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After Hours

University of Rochester

Duality (2014)

4.0

December 21, 2015

Tuning / Blend 4.7
Energy / Intensity 4.0
Innovation / Creativity 3.7
Soloists 4.0
Sound / Production 4.3
Repeat Listenability 4.0
Tracks
1 Too Close 3.7
2 Bad Religion 3.7
3 Dark Side 3.7
4 On Top of the World 4.3
5 Samson 4.7
6 Scream 4.0
7 Blown Away 3.7
8 One Sweet Love 4.0
9 Blue Ocean Floor 3.7
10 Wings 4.3
11 Place to Fall 4.7
12 Titanium 4.0

Recorded 2012 – 2014
Total time: 44:38, 12 songs


Tuning / Blend 4
Energy / Intensity 4
Innovation / Creativity 4
Soloists 4
Sound / Production 4
Repeat Listenability 4
Tracks
1 Too Close 4
2 Bad Religion 4
3 Dark Side 3
4 On Top of the World 4
5 Samson 5
6 Scream 4
7 Blown Away 4
8 One Sweet Love 3
9 Blue Ocean Floor 3
10 Wings 4
11 Place to Fall 4
12 Titanium 4

Duality is a shiny pop-rock album by After Hours, the co-ed group at the University of Rochester. On the surface, it's a mix of contemporary and past pop songs — both uptempo ones and ballads — but with a closer listen, there are some nuanced performances and arrangements that elevate these songs from simple pop fare.

It's worth mentioning that Duality is a huge step forward from the last After Hours album RARB reviewed, 2008's The Buffet of Kings. Obviously that's not entirely a fair comparison, since six years for a collegiate group could mean 1.5 to 2 full rotations of group members. But it's still important to note that this is a group that has kept up with the times, from enlisting experienced engineers to help with recording the album (David Longo and Ted Trembinski, alongside members of the group), to writing some beautiful arrangements (all arrangements on Duality were penned by members of After Hours). Ethan Lobenstine's arrangement of Samson gives a breath of freshness to a song that was overdone a few years ago, and Michaela Reichert's bell-like solo is sweet and tender.

Too Close starts the album out on a great foot with lots of energy around a fully engaged performance. The group switches between uptempo numbers and ballads seamlessly, never letting the overall energy of the album lag too much. There's even an original song here, Alex Murray's Place to Fall, which is good other than a few distracting "ba-da-da" syllables in the backs.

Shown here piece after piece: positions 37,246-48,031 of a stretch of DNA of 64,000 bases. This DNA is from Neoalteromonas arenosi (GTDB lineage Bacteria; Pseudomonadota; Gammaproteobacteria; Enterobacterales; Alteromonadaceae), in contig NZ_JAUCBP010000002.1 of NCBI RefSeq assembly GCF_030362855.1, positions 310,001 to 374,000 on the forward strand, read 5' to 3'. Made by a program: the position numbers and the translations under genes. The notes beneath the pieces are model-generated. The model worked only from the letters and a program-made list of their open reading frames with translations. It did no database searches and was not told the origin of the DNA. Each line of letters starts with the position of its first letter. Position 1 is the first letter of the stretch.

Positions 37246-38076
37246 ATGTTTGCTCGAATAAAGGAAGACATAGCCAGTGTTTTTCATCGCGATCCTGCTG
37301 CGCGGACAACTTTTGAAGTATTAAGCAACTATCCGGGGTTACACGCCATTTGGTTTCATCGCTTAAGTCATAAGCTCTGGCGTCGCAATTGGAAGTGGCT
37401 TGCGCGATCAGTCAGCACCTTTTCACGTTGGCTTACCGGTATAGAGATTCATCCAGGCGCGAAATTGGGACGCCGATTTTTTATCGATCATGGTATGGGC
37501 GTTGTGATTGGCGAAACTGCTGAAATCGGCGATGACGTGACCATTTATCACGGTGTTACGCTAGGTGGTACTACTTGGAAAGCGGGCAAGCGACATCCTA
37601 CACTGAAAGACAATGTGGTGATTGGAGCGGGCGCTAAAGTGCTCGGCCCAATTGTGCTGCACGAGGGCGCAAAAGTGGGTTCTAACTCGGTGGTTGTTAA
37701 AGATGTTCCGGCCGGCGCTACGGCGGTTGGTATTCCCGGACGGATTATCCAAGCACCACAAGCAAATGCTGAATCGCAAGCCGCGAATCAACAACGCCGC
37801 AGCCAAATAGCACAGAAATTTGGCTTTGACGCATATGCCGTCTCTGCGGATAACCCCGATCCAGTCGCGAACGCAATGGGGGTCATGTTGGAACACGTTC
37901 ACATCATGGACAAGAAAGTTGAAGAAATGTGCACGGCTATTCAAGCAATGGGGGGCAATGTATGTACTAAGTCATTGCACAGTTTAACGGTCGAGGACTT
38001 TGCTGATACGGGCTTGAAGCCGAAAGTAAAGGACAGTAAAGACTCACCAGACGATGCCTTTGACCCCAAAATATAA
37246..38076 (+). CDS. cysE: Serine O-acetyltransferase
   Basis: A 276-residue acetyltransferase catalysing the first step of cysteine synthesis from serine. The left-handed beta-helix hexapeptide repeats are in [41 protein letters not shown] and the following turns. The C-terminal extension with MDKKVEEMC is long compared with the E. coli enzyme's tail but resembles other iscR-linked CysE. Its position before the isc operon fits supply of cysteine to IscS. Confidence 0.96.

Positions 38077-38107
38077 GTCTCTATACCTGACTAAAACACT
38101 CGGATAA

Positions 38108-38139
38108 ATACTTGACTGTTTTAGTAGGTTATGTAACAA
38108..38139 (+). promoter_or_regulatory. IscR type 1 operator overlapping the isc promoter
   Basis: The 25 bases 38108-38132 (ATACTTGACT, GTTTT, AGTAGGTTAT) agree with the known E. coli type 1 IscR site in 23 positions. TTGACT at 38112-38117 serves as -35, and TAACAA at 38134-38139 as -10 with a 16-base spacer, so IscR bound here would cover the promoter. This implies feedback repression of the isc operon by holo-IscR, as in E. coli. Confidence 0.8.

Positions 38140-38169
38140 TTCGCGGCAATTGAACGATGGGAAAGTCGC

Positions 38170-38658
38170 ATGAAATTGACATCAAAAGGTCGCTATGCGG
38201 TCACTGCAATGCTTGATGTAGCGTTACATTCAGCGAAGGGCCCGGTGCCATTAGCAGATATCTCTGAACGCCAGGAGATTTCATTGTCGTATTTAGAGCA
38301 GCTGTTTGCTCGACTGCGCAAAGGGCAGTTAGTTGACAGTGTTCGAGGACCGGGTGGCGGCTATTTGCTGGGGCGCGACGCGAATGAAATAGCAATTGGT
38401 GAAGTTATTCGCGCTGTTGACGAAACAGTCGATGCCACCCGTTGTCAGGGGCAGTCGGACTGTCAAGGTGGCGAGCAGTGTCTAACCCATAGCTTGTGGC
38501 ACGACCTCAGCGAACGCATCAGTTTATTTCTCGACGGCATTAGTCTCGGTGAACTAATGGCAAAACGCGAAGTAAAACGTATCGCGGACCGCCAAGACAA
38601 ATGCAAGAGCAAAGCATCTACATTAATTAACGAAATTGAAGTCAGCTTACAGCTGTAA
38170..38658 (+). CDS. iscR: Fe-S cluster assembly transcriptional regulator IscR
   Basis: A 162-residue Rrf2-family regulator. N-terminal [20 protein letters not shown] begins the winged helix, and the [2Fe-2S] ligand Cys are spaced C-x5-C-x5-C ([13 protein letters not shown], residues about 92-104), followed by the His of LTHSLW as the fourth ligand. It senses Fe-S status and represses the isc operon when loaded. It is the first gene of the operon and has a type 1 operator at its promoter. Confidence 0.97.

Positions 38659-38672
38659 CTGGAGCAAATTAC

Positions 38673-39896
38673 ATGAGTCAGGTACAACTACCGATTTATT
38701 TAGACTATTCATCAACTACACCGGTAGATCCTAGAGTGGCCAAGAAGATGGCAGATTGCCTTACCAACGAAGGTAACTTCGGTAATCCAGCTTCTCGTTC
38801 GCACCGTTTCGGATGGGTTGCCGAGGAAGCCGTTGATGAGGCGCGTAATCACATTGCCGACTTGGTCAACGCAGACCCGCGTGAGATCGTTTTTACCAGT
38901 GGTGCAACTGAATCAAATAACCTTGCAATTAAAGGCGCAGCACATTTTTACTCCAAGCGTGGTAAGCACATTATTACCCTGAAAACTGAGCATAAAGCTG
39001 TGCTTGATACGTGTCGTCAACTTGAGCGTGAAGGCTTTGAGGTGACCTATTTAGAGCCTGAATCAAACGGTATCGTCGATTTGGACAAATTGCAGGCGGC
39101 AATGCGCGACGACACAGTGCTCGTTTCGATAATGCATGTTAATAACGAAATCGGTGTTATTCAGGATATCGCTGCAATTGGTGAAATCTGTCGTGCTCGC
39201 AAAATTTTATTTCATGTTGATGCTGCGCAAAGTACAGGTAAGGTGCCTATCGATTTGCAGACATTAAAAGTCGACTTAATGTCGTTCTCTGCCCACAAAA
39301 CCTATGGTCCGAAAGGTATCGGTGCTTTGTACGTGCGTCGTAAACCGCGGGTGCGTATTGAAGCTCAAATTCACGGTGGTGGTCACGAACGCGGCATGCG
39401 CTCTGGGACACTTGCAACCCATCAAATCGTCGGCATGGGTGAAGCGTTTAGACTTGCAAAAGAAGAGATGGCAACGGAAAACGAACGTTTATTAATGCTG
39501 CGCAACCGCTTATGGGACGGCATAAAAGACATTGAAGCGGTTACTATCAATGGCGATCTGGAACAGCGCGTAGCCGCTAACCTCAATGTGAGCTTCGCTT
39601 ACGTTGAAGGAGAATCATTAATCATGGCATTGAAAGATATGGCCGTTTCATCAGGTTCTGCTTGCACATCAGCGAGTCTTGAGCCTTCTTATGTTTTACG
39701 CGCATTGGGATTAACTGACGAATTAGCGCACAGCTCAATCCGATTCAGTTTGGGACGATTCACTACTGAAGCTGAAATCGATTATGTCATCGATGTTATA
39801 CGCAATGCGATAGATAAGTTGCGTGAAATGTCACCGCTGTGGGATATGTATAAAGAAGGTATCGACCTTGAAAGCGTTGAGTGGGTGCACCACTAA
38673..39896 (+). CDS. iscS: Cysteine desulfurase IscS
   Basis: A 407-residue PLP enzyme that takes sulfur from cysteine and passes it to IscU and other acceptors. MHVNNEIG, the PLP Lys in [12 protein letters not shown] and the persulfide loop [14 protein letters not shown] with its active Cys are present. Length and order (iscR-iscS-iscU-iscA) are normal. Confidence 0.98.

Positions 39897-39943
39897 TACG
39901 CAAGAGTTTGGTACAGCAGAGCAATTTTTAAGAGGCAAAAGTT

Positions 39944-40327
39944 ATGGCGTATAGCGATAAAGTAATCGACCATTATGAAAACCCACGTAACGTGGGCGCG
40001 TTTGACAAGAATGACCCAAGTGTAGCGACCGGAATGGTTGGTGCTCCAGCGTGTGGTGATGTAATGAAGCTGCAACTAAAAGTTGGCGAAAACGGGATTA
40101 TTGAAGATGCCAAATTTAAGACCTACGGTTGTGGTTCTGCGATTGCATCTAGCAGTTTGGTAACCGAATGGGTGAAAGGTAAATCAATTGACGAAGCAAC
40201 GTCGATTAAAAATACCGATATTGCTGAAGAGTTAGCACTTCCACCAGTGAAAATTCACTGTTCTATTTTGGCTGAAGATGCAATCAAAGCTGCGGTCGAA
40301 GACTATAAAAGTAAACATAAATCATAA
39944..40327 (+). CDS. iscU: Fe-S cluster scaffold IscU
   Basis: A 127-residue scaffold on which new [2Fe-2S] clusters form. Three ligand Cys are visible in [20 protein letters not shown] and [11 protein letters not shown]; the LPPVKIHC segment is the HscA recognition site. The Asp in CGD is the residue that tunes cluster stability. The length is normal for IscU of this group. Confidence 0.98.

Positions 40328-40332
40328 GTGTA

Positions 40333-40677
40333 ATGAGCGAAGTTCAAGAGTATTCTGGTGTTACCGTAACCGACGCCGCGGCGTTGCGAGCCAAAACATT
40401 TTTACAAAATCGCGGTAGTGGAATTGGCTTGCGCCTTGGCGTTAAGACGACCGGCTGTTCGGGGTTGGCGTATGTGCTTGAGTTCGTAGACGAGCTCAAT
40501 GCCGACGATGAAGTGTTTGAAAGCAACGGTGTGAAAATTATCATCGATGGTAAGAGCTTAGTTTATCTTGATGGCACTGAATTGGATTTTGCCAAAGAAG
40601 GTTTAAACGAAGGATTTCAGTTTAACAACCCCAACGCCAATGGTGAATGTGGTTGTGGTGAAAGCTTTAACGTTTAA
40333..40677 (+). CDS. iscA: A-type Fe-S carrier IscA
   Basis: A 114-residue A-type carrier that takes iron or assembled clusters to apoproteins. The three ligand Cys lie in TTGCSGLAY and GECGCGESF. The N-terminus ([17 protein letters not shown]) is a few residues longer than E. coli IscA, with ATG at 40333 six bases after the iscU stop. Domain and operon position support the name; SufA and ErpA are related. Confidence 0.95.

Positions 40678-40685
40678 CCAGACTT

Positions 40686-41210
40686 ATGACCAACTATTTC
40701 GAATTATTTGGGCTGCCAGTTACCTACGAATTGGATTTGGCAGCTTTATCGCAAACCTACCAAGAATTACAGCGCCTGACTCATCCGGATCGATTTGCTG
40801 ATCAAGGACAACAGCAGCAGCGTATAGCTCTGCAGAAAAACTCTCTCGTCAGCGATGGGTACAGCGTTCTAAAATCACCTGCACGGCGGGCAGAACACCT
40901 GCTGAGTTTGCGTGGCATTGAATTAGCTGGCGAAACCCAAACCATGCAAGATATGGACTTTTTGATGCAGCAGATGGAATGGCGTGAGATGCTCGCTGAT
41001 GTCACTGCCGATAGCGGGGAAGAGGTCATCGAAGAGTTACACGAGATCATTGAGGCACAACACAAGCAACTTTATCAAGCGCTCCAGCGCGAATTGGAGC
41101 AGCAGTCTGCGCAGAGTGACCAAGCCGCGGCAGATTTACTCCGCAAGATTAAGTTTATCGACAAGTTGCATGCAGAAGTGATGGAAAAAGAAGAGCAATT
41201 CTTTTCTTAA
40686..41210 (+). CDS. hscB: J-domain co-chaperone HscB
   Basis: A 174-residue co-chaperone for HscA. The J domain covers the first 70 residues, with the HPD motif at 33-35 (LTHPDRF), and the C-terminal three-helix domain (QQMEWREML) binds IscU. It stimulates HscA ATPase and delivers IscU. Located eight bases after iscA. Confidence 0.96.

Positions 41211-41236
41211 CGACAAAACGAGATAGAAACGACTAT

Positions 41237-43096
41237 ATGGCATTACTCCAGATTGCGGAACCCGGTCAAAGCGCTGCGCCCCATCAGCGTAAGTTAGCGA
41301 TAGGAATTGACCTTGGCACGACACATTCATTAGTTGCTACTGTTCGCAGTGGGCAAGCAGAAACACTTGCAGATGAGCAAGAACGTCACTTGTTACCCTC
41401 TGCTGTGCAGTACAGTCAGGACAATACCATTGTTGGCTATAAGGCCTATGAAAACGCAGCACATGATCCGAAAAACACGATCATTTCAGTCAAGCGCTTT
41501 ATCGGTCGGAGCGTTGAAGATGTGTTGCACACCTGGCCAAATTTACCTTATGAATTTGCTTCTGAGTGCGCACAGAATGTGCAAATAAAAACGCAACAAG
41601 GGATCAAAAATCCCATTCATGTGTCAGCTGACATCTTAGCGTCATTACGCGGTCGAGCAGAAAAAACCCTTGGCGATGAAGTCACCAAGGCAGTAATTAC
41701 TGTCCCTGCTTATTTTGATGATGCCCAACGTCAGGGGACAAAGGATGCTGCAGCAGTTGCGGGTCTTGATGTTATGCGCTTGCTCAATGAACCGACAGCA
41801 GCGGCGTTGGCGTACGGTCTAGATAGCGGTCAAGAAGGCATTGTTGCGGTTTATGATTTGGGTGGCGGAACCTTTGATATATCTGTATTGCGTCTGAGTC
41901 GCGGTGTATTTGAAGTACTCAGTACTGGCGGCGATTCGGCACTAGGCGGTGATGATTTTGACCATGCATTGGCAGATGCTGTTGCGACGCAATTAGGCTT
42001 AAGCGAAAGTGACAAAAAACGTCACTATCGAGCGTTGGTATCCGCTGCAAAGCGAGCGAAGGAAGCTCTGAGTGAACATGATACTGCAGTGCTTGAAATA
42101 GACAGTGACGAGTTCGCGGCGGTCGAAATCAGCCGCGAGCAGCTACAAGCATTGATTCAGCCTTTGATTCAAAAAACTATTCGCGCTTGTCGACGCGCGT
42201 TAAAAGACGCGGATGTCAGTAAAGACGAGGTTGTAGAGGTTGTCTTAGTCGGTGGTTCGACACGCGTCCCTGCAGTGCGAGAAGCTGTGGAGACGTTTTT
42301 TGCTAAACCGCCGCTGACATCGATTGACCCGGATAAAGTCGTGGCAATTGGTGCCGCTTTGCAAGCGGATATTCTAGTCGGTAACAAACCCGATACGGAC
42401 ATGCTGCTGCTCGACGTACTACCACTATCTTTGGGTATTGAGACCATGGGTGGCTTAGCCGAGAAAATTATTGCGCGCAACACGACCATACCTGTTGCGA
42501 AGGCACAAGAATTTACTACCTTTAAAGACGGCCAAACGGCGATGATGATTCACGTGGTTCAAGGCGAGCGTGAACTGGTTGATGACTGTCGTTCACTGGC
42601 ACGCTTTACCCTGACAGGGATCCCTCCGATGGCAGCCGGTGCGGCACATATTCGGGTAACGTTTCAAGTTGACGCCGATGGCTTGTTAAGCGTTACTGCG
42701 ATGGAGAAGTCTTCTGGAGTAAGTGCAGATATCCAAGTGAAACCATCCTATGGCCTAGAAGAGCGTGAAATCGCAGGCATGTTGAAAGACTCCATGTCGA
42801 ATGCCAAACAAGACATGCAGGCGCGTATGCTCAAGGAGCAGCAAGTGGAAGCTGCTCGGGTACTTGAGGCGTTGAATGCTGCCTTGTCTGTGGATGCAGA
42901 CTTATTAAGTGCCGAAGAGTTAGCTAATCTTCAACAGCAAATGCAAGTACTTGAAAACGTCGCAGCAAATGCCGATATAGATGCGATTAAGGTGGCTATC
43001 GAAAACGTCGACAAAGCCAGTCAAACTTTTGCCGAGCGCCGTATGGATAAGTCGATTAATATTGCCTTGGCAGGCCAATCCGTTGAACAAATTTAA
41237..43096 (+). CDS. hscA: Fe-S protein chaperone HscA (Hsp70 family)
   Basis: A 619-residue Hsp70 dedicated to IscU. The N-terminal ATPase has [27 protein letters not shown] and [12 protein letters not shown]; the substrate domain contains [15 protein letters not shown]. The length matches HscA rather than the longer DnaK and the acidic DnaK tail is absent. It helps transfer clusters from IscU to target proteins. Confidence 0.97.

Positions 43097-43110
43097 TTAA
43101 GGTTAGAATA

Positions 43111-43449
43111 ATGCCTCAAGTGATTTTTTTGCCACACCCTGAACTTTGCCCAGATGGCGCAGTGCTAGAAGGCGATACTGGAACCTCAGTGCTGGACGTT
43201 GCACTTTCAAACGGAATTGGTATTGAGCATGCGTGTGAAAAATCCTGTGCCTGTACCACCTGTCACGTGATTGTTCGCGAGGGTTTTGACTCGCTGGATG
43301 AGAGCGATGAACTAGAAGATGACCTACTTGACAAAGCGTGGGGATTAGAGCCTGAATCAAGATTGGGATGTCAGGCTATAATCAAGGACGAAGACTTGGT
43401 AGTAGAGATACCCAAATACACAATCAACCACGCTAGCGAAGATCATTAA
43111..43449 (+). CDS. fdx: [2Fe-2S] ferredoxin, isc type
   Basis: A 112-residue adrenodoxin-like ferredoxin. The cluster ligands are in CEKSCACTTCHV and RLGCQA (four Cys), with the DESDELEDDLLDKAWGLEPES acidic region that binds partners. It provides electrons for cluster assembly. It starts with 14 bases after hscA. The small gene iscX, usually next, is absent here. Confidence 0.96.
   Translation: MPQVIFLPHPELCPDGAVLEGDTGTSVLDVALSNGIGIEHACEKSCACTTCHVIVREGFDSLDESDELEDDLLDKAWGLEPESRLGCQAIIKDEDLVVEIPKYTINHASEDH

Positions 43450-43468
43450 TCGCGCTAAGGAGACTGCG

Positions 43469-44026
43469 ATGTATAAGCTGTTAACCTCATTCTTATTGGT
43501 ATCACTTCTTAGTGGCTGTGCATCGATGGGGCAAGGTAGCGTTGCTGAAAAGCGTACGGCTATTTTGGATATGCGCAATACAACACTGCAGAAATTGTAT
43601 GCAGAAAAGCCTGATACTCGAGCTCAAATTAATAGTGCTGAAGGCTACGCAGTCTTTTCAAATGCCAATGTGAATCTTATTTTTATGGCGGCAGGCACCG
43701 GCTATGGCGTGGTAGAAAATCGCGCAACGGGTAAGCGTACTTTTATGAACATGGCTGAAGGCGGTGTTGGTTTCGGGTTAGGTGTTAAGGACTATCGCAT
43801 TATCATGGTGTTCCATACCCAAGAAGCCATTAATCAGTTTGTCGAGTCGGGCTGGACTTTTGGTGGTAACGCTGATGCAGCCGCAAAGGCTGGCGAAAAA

What After Hours has given us here is a good start, but overall, I just want more from the group. I want to hear the dynamics pushed even farther, especially on Scream and Blown Away as a whole and on some of the backs on One Sweet Love, which seem a little repetitive after a while. I love the Lady Marmalade intro to Wings, but I want to hear more of the men in this arrangement; the recording sounds a lot like many of the all-female versions we've heard in the past few years, and I'd like to hear After Hours' different co-ed point of view. Still, Duality is a really solid addition to After Hours' discography and to the greater world of mixed collegiate a cappella as a whole. 


Tuning / Blend 5
Energy / Intensity 4
Innovation / Creativity 3
Soloists 3
Sound / Production 4
Repeat Listenability 4
Tracks
1 Too Close 4
2 Bad Religion 3
3 Dark Side 4
4 On Top of the World 4
5 Samson 4
6 Scream 3
7 Blown Away 3
8 One Sweet Love 4
9 Blue Ocean Floor 4
10 Wings 5
11 Place to Fall 5
12 Titanium 5

After Hours' Duality is a well-polished product. All of the vocals have a sheen and blend that keeps cohesive and fluid. I'm not the biggest fan of "jen-jen" arrangments, or mimicking instruments to a tee, but After Hours won me over on a few such tracks thanks to their seamless execution and well-balanced group singing. The few misses here and there prevent Duality from being the slam dunk it wants to be, but it's still an entertaining offering and a great example of what attention to detail accomplishes.

Too Close opens things up nicely. The backing vocals and soloist have a healthy relationship in balance and volume. The percussion beat is crispy, the obligatory dubstep breakdown segment isn't too over-the-top (luckily), so what's not to like?

I had high hopes for Bad Religion. If you're anything like me, you've been waiting a little over two (three?) years for that new Frank album. So maybe After Hours could tide me over with a fresh take on a new classic? Well, not exactly. My beef with Bad Religion is that it doesn't seem to understand the impact of its source material. All the ingredients are there initially. The entrance is smoky and quiet, a great place to grow from. The soloist has a rich tone and a remarkably subtle touch on the vibrato, but somehow things don't quite come together like they should. The song doesn't move anywhere. The angst and tension are missing and without emphasizing the power in some of the lyrics, most of the words fall by the wayside. Bad Religion sounds beautiful — it's pretty — but it's missing its guts. 

Samson is great. It's warm and colorful and a great example of the vocal "sheen" that comes through on After Hours tracks. This arrangment is simple and soft, but it gets the job done with dyanmics and cohesion.

Wings is my favorite song on Duality. The energy is consistent top to bottom and the blend on the descending harmonies is terriffic. The swells, pauses, and accents excentuate the the backing vocals and everyone takes full advantage of the song's highest points of rising action.